One of the things which makes 2016 particularly important for you is the fact that Pope Francis has asked the whole Catholic world to make 2016 a special year of mercy. In doing so, he has first of all invited us to put Jesus at the heart of this year. As a Catholic College here in our Archdiocese, this means that Pope Francis is inviting you, as a community, to do the same. In the letter the Pope wrote to announce this special year, he began with a simple and short sentence which is, nevertheless, full of meaning. “Jesus Christ,” he said, “is the face of the Father’s mercy.” Because we are disciples of Jesus, called to follow in His footsteps, we should be able to say the same about ourselves: like Jesus, in imitation of Him and relying on His help, we are, or at least God is calling us to be, the face of the Father’s mercy. When people visit your College, or encounter you in other places and find out that you come from Santa Maria, they should go away from the visit of the encounter having experienced, even if they didn’t realise it explicitly, the mercy and love of God.

These are grand words and, in a sense, rather “churchy” words, and for that reason they can easily be forgotten, or dismissed as having nothing to do with real life. So, let me offer you another word to put in place of mercy. It’s a hyphenated word; large-heartedness. It seems to me that, in the end, this is what mercy does in fact look like in action. It’s all about not being stingy and ungenerous in our encounters, in our relationships, with others. We don’t satisfy ourselves with the bare minimum. We don’t make decisions on the basis of how we can fulfill our obligations with the least amount of effort or inconvenience.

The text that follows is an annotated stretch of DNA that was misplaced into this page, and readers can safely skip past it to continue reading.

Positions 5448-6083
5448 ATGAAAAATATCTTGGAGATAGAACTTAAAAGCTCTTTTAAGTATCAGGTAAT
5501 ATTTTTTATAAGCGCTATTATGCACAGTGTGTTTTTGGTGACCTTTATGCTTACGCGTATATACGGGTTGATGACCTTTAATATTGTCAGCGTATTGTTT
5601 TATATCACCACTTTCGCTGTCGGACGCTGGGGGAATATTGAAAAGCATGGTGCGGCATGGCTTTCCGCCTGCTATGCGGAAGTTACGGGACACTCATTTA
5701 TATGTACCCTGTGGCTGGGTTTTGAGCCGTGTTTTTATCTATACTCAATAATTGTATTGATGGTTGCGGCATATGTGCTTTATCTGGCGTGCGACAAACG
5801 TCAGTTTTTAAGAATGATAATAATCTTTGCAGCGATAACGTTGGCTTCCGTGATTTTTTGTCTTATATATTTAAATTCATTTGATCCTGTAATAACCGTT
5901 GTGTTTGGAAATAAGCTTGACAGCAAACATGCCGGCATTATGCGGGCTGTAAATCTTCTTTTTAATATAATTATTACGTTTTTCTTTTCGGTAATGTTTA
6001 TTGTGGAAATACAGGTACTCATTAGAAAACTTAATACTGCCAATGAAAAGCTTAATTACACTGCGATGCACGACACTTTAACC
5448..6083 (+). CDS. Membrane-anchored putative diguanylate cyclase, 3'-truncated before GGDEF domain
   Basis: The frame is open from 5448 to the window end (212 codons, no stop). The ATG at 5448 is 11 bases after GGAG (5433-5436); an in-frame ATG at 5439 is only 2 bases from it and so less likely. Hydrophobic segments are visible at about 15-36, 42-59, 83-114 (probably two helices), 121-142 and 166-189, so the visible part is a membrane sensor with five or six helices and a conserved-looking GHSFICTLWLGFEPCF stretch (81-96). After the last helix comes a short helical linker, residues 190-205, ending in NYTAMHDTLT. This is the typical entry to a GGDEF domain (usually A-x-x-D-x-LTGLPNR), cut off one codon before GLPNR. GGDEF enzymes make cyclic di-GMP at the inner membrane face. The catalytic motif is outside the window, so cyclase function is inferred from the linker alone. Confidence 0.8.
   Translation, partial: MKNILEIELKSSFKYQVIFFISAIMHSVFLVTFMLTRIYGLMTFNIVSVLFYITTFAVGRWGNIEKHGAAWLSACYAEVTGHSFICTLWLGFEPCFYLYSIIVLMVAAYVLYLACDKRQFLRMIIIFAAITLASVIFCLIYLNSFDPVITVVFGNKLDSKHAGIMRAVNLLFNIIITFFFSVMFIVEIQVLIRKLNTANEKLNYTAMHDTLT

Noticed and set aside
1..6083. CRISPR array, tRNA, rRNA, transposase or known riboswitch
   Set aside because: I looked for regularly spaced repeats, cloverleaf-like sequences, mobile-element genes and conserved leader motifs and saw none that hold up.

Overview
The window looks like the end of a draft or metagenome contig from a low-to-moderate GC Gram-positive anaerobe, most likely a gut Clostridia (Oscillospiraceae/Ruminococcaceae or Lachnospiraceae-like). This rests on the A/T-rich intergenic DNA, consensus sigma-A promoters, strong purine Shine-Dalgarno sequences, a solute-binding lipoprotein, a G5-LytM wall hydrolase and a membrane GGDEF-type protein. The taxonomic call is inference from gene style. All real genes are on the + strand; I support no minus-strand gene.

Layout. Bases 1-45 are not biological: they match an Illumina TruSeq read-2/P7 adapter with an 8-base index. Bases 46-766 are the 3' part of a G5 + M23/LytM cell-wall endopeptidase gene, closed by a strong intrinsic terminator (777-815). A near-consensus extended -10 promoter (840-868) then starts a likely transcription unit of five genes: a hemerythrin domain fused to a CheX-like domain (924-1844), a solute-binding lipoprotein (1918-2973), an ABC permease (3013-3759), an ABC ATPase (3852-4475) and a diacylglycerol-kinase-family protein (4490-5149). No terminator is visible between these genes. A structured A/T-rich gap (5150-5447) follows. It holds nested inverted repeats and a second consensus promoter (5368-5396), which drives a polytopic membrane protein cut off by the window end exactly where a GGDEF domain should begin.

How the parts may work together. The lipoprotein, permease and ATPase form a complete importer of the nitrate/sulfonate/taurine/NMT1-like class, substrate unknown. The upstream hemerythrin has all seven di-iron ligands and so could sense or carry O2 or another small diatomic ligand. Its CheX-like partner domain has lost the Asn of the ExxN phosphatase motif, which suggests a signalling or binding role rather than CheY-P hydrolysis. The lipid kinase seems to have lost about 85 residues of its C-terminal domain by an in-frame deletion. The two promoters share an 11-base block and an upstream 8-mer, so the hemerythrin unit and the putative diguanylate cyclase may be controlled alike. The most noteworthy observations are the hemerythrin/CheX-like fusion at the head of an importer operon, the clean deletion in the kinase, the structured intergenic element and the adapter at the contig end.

Instead, we come from a different place. Today’s Gospel would call it a place of compassion. When Jesus saw how much in need the people were who had been following Him He didn’t send them away as the disciples wanted to do. He didn’t stop to work out the bare minimum He had to come up with to meet their needs. Because, as the Gospel tells us, He felt compassion for them, He provided them with so much that there was heaps left over. He was large-hearted, not stingy, in His response to the needs of those around Him. He is asking us to do the same. This is what mercy looks like.

So, my message and my challenge to you all is this: as members of a Catholic community grounded in the Mercy tradition, can you make “large-heartedness” the guiding principle and outstanding characteristic of every encounter, every relationship, every project that you undertake in this year of mercy? I can’t think of a better way of celebrating 170 years of the mercy tradition here in Western Australia.